Sunday, August 29, 2010

A Review of 'Looking for Alaska' by John Green

“First drink.

First prank

First friend

First girl

Miles Halter is fascinated by famous last words—and tired of his safe life at home. He leaves for boarding school to seek what the dying poet François Rabelais called the “Great Perhaps.” Much awaits Miles at Culver Creek, including Alaska Young. Clever, funny, screwed-up, and dead sexy, Alaska will pull Miles into her labyrinth and catapult him into the Great Perhaps.

Looking for Alaska brilliantly chronicles the indelible impact one life can have on another. A stunning debut, it marks John Green’s arrival as an important new voice in contemporary fiction.”

Easily one of the greatest, most eye-opening books I have ever read. I gush about a lot of the books that I read and write reviews on, but this one totally isn’t exaggerated. I feel a little bit closer to this author because I have been watching him and his brother video blog back and forth to each other (well, a lot of the old ones as well as the new ones when they come in. The DFTBA music video that is in a previous entry is one of their video blogs. Seriously check them out. They’re built of awesomeness!). They talk about certain things in their video blogs that are in the books (which was weird, because when they started this video project, ‘Looking for Alaska’ had already been written and published…

I liked how well-developed the characters were (Alaska, the Colonel, Takumi, Lara, and Pudge—a.k.a. Miles). I can’t really compare these guys to the people I know or even to myself, but I can imagine they were fun characters to write—they were sure fun to read! Any way, they were so well developed that I would get butterflies in my stomach when I sensed that something bad was going to happen. I felt guilt when they felt guilt. I was always nervous that they were going to get caught at the smoking hole… most of the time they didn’t, but the threat was still there.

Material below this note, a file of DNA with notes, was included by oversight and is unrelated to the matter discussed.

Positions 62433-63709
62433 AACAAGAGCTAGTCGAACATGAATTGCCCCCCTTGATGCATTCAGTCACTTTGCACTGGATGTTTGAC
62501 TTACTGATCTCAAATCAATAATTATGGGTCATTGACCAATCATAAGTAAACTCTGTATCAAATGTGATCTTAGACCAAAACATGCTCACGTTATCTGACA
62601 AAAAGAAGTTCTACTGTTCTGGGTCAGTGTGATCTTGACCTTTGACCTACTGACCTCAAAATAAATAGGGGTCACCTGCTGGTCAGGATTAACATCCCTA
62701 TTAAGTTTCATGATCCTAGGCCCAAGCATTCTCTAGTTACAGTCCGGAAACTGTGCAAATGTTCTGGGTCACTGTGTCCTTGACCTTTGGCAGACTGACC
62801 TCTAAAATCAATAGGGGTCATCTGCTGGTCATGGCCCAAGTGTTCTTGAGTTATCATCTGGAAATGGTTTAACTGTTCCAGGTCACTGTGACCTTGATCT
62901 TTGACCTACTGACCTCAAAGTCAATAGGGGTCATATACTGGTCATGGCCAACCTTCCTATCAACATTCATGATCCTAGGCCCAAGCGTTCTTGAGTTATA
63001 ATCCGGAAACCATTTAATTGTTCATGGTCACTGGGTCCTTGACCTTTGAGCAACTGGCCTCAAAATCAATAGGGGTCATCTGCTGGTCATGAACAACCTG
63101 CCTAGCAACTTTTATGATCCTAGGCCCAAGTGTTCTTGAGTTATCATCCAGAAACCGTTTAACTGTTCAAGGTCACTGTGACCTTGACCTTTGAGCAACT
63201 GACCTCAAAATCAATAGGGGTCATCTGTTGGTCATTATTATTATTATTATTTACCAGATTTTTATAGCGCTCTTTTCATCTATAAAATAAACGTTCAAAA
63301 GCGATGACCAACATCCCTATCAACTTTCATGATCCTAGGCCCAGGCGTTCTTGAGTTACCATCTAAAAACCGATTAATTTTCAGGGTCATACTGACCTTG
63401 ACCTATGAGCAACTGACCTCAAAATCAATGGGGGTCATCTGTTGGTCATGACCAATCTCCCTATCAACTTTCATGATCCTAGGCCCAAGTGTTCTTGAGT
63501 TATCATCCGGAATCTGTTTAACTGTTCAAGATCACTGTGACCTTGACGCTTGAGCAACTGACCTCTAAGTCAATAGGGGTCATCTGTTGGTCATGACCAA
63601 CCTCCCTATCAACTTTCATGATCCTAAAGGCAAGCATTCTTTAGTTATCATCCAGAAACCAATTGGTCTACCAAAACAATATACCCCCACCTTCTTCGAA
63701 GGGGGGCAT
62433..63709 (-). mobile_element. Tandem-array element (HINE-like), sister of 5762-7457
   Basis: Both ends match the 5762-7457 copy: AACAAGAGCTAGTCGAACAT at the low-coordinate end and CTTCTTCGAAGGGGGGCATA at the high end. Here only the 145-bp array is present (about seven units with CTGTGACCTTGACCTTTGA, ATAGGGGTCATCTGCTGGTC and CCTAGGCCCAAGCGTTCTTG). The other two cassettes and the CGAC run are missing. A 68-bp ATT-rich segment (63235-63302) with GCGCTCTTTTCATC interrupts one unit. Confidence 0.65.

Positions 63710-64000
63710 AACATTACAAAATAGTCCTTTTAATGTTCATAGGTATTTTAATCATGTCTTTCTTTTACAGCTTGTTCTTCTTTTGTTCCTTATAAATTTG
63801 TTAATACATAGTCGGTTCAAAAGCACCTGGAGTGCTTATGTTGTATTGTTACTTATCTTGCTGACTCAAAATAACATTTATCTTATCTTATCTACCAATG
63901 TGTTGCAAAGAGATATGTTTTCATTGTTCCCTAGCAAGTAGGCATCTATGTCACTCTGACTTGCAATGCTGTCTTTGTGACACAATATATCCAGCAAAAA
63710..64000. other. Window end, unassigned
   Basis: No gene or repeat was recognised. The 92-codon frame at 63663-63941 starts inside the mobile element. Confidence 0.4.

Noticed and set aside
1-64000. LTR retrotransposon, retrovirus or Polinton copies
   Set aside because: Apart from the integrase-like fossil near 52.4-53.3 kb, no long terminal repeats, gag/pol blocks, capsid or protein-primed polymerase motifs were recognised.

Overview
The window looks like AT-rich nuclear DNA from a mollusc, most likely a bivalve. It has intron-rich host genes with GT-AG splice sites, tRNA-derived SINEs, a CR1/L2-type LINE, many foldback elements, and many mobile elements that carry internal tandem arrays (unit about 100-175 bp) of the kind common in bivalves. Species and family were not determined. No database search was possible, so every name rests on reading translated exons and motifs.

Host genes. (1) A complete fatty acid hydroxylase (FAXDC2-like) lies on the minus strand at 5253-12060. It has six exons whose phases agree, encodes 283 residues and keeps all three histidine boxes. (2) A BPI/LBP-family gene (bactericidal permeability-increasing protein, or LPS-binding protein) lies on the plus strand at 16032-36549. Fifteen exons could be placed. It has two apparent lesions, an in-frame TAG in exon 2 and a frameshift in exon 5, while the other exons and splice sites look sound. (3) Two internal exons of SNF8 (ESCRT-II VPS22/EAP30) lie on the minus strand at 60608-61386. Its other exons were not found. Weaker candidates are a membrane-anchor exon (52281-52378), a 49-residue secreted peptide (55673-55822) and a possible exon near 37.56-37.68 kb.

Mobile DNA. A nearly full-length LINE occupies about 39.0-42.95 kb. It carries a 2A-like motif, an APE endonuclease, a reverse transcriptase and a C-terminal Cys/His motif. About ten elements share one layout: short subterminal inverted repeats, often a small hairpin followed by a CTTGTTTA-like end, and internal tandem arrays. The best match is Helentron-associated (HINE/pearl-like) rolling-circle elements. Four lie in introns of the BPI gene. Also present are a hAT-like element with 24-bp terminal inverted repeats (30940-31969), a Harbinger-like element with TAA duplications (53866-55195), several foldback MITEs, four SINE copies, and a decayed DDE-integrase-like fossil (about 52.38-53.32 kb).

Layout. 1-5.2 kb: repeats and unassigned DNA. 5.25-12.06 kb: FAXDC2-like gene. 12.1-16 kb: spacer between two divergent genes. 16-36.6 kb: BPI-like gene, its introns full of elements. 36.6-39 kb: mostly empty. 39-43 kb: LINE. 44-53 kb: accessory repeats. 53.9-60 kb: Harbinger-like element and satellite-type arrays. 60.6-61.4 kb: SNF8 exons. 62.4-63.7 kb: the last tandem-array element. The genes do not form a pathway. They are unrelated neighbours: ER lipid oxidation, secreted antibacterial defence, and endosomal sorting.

This might sound a little morbid, but I read a number of books that have to do with death. I find them fascinating. But I’ve never thought about what would happen if one of my friends or someone that I knew that was around my age died. I’m sorry guys, this is horrible. Of course I don’t want anyone to die. But I guess what I’m trying to say is you don’t really know what you have until it’s gone. Like many songs, the description above, and this book has tried to convey to me. It only got through my thick skull just after reading this book.

This was life-changing.

I really, really, really highly recommend this book, but if you are of a younger audience, I would suggest that you wait until you are mature enough to read books with tons of swearing, hard drinking, smoking, and a sex scene or two. I’ll leave that up to you and your care-takers though. Otherwise, please pick up this book and John Green’s other books (which include ‘An Abundance of Katherine’s’ and ‘Paper Towns.’ Both of which I have read and were interesting and very good in their own ways).

Thanks for reading guys! I’m not sure how often I’ll be writing for this blog considering school starts tomorrow… I have AP English this year, so I hope that means we read all sorts of really cool books! Then I can write stuff about them when I complete them!


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